After a day adventuring, travellers can put their feet up at the luxurious Pretty Beach House, with its four private pavilions and beautifully appointed main house, located in Bouddi National Park.

Illawarra

Head to Macquarie Pass National Park, near Wollongong on the south coast, where visitors can wander along the towering eucalyptus trees and lush greenery at a leisurely pace, stopping from time to time to admire the numerous cascading water flows and tranquil shallow river systems that sprinkle their way through most of its area. There’s a certain European quality to this nature reserve when compared to most others in the state, with its mossy green rocks and lush green canopy dominating the landscape and presenting bushwalkers with a decidedly cooler temperate atmosphere.

For those who are here to relax and not hike, the Cascades Picnic area would be one of the best places to visit. Here you can stop for lunch not far from the Illawarra Highway and enjoy the open grassy area surrounded by the ambience of the tall timber.

Just a stone’s throw (or a 25 minute drive) away is the Illawarra Fly. The attraction offers a range of experiences, with the Treetop Walk and Zipline Tours our top picks. The TreeTop Walk takes travellers 20 metres above the floor of the Illawarra Rainforest, and extends 1.5km. The TreeTop Walk is suitable for all ages, and for early risers, there is a Sunrise Walk Tour, which also includes coffee on arrival and a delicious hot buffet breakfast to entice those for whom stunning sunrise views aren’t enough. For the more adventurous souls, there’s the Zipline Tour which includes the TreeTop Walk as well as a chance to experience the highest zipline tour in Australia.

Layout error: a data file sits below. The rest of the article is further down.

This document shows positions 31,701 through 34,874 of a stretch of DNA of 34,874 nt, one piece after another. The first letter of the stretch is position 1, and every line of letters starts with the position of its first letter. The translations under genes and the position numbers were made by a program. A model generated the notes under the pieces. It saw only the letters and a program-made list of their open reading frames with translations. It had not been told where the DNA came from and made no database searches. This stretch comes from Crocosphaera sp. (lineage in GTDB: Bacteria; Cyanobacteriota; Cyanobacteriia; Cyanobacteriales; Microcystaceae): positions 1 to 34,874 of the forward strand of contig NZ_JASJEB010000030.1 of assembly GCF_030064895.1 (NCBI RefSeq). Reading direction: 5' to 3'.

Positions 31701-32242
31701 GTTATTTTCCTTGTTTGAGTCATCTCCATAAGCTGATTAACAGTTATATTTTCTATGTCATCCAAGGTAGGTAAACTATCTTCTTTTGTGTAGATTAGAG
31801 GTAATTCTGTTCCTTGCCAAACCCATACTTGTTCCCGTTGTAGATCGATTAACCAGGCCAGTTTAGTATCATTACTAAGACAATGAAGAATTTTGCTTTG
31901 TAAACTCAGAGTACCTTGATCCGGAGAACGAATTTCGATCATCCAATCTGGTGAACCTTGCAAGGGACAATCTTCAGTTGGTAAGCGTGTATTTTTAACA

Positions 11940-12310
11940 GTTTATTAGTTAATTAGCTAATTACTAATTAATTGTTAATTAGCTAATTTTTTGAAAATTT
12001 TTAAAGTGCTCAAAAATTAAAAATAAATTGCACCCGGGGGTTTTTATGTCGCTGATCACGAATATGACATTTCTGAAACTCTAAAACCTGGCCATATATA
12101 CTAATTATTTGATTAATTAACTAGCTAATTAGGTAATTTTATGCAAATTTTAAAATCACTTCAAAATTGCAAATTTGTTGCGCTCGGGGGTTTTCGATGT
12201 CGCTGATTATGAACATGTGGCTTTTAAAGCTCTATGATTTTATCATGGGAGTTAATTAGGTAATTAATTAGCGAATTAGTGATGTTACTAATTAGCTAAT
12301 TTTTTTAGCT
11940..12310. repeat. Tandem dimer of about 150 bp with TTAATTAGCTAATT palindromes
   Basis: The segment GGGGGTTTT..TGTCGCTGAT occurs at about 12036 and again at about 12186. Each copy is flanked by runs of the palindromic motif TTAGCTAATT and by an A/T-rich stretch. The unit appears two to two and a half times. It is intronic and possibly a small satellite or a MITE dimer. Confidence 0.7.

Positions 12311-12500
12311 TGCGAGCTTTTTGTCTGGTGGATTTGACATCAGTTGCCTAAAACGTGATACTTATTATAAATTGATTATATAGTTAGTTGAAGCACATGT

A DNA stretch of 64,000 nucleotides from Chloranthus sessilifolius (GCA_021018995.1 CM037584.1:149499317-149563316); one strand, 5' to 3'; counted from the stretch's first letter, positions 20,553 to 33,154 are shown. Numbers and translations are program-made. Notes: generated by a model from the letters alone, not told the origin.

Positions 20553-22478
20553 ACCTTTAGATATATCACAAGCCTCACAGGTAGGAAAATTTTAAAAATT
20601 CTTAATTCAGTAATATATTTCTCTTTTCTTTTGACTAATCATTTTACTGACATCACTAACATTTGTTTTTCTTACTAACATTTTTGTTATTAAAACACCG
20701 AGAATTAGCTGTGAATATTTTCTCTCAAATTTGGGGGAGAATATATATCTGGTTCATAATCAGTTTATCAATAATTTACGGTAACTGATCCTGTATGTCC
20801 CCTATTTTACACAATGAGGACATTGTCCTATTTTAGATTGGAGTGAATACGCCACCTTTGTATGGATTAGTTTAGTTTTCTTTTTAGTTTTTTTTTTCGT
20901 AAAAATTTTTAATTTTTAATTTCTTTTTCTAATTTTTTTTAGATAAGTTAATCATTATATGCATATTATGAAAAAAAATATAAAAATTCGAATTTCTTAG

Sydney

Even in the city there’s plenty of nature to soak up. The newly opened Manly to Bondi Walk links all the existing coastal and harbourside walking tracks together, creating a memorable journey between the city’s two most famous beaches and taking in iconic landmarks along the way, including the Sydney Harbour Bridge and Opera House. The 80km path can be done in 15 hours if you really want a challenge, but the best way to enjoy the walk is breaking it up into smaller sections.

Luckily, selling NSW is even easier now, with all the experiences featured ready to work with the trade. For full details of experiences, see Destination NSW’s Trade Toolkit, which includes on-demand trade training tools and resources. Travel distributors based in Australia and overseas are invited to access this free resource via Destination NSW’s dedicated landing page for the trade. CLICK HERE to the trade toolkit.